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This repository contains the artifacts and the software developed for the paper Back to the Whiteboard: a Principled Approach for the Assessment and Design of Memory Forensic Techniques [1], available here.


In this paper we argue that memory forensics lacks a systematic way to compare, extract and study its techniques (plugins). To fill this gap we built a graph of kernel structures, where nodes represents kernel structures and edges are pointers from one to another, and we proposed a set of metrics which can be used to evaluate "how well" a technique performs. Moreover, in this paper we present different ways in which our framework can be used: extract new techniques to list processes, evaluate existing ones and find the "best" metric for a given task.

The core of this project is a Clang plugin that resolves where kernel abstract data types (i.e list_head) point (clang/), a GDB Python3 script that explore and traverse kernel structures (src/) and a set of scripts to build and explore the graph (graph-src/).


On a Debian system apt-get install git build-essential cmake ninja-build bear python3 should install most of the dependencies.

Manual installation is required only for the python library graph-tool:

Clang Plugin

First of all, download and build clang version 9 (which contains asm-goto support) and compile the clang plugin with the following commands:

cd clang/;
cd plugin/;

To test if everything was correctly compiled, add the root directory of this project to your PATH and run:

$ clang-struct ./clang/test.c

{"entry":"struct A.siblings","head":"struct A.children","loc":"./clang/test.c:17:5"}

Kernel compilation

The script takes care of:

  • compiling the kernel with gcc (and creating a compilation database with Bear)
  • creating .deb packages of the kernel
  • run the clang plugin over the kernel sources using the compilation database
  • extract a number of other information which are needed for the exploration.

Since at the moment some information are hard-coded (more on this in TODO), only the following kernel version is "officially" supported:

tar xf linux-4.14.78.tar.gz;
cd linux-4.14.78

# create a .config file..

bash ../

Don't forget to create a .config file (make defconfig; make kvmconfig) or supply your own before running the script!

Install the kernel in QEMU

To install the kernel Debian packages, you can use the following Debian image as a starting point (credentials root:root and user:user):

cd images;
tar xvf debian-testing.img.tar.gz

Then run the QEMU machine and copy the packages:

scp -P 2223 linux-image-*.deb root@localhost:~/

Finally, as root in the QEMU machine the kernel can be installed with the following commands:

dpkg -i linux*
apt-get remove linux-image-4.19.0-5-amd64 # to make sure we boot our kernel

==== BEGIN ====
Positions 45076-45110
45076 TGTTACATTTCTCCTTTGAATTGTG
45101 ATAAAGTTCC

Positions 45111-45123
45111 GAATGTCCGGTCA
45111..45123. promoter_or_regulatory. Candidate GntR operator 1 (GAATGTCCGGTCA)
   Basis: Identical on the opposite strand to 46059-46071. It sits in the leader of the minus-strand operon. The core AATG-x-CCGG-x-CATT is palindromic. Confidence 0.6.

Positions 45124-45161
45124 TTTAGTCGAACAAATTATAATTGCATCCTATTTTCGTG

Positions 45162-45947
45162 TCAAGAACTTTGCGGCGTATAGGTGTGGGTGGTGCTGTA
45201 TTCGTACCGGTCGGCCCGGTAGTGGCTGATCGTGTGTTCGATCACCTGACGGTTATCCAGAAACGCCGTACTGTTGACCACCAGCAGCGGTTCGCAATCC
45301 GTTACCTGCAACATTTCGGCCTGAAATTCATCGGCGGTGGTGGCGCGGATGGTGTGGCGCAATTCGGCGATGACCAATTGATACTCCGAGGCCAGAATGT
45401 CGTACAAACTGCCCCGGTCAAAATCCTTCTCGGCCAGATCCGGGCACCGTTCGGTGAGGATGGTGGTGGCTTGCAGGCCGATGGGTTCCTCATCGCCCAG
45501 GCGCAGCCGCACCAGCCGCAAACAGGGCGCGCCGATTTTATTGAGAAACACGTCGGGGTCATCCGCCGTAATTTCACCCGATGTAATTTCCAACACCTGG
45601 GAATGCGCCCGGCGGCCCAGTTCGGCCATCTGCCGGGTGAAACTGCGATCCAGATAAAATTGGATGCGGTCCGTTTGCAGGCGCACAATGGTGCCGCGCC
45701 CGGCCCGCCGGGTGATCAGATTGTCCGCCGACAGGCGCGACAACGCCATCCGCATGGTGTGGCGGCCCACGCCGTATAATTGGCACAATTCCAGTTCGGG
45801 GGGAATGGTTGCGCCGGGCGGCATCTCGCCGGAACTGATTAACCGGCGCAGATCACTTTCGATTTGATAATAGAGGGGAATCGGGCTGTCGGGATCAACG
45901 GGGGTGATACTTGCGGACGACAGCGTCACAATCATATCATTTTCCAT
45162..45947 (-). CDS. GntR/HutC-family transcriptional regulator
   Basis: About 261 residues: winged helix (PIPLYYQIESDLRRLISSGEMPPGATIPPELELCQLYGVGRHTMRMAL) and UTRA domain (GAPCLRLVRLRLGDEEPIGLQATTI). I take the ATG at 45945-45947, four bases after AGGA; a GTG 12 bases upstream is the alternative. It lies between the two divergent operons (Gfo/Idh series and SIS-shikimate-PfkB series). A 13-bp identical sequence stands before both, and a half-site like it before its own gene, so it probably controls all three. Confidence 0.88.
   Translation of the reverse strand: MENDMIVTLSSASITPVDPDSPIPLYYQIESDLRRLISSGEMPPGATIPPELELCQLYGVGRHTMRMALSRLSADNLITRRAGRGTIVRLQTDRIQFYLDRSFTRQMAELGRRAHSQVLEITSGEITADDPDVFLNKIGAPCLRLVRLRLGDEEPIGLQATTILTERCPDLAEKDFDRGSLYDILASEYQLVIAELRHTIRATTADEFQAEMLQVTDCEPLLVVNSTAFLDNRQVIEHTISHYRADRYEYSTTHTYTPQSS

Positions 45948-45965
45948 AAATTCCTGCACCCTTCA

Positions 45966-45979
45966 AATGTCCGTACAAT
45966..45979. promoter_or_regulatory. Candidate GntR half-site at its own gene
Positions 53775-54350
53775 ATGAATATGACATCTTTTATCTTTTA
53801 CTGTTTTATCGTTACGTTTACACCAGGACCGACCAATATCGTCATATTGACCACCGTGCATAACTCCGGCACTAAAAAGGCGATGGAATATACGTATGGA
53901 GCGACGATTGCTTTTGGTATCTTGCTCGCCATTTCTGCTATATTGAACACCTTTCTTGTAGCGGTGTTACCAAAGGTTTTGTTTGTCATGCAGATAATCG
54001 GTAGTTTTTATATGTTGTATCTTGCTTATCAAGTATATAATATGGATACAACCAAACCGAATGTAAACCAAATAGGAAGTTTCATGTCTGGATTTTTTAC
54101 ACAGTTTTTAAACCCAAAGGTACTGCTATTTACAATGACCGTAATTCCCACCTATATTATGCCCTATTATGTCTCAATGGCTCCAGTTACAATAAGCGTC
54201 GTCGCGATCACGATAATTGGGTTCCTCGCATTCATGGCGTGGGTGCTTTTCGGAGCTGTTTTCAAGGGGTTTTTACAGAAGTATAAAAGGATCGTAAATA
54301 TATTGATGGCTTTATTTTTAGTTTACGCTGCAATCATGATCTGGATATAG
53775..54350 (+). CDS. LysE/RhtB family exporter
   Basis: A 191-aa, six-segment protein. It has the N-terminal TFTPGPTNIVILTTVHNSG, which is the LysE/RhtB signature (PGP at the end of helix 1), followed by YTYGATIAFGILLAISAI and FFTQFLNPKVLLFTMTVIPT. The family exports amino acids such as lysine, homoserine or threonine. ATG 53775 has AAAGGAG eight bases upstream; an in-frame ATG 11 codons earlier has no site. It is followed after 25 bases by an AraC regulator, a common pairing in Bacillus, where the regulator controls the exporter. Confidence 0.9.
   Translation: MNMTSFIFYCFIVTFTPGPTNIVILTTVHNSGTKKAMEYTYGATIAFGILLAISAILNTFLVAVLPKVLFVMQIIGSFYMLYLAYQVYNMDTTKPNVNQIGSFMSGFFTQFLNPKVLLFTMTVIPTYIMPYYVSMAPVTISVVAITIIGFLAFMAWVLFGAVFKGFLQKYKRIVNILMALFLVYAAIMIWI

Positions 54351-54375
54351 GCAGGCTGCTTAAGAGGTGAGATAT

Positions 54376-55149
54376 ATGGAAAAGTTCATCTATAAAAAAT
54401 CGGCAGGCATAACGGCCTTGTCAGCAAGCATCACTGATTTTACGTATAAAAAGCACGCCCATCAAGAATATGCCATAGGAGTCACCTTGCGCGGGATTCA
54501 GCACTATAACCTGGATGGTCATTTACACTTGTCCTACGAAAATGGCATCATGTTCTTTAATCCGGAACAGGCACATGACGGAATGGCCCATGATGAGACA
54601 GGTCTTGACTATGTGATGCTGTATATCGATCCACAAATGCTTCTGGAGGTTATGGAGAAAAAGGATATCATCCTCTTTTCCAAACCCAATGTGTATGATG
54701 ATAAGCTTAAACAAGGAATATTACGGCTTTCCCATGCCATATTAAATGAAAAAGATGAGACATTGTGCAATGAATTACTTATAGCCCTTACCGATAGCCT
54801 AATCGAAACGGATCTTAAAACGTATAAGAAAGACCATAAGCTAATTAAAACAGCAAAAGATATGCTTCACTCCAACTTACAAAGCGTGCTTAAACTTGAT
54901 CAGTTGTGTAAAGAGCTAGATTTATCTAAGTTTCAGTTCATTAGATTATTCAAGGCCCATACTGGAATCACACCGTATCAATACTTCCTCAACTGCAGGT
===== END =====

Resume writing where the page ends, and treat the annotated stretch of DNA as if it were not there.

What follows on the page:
If the network does not work after the reboot, update /etc/network/interfaces.


The exploration engine loads and explore a QEMU snapshot. The following command will take a snapshot named sample0:

echo -e "savevm sample0" | nc -N localhost 2222

To start the real exploration:

cd src/
gdb -q --batch -ex "py SNAME='sample0'; KDIR='../linux-XXX/'" -x

The result of this script is saved in the file explorations/sample0 along with some logging information in logs/sample0.

Graph Creation

We are finally almost ready to create the graph! If you don't care about the weights, you can just run:

cd graph-src/
python3 --no-weights  ../explorations/sample0

This will save the resulting graph in graphs/sample0 and write some logging information in logs/sample0.graph.

Otherwise, read the following sections to create the different weights and then run the script without --no-weights.


To extract the atomicity weight a valid Volatility profile must be created:

cd volatility/tools/linux;
make -C "../../../linux-4.14/" M="$PWD" CONFIG_DEBUG_INFO=y
dwarfdump -di module.ko > module.dwarf
zip module.dwarf ../../../linux-4.14/
cp ../../volatility/plugins/overlays/linux/

Then, the kernel mappings can be extracted with the provided linux_dump_kmap plugin:

python volatility/ --plugins=$PWD/plugins/ -f ../dumps/sample0 --profile=Linuxlinux4_14x64 linux_dump_kmap &> ../weights/sample0.kmap


To be meaningful, the stability weight needs multiple graph created from subsequent snapshots of the same machine, so you should run the exploration and graph creation scripts multiple times. After you do so, the stability weight can be extracted with:

cd graph-src


The generality weight is provided as is under weights/offsets.db. The scripts to download the 85 Ubuntu kernels and extract the structure layouts will come soon!


  • Improve the Clang plugin: it should be possible to extract the points-to information about red black trees and hlist_head as well. Moreover, to cover more list_heads, can we "transform" the macro "list_for_each_entry" in a function and add the logic to analyze its arguments in the plugin?
  • At this moment, everything is represented as a Struct but this does not fit well global kernel pointers or global arrays. Add some more classes to represent these cases can make the code definitely better.


If you have any idea on how this graph can be used, or if you are looking for some (we have many!) please get in touch!

Mail: python -c "print 'pa%s%seurecom.%s' % ('gani', '@', 'fr')"

Twitter: @pagabuc


[1] Pagani, Fabio, and Davide Balzarotti. "Back to the Whiteboard: a Principled Approach for the Assessment and Design of Memory Forensic Techniques." 28th Usenix Security Symposium (Usenix Security 19)


Back to the Whiteboard: a Principled Approach for the Assessment and Design of Memory Forensic Techniques (Usenix '19)






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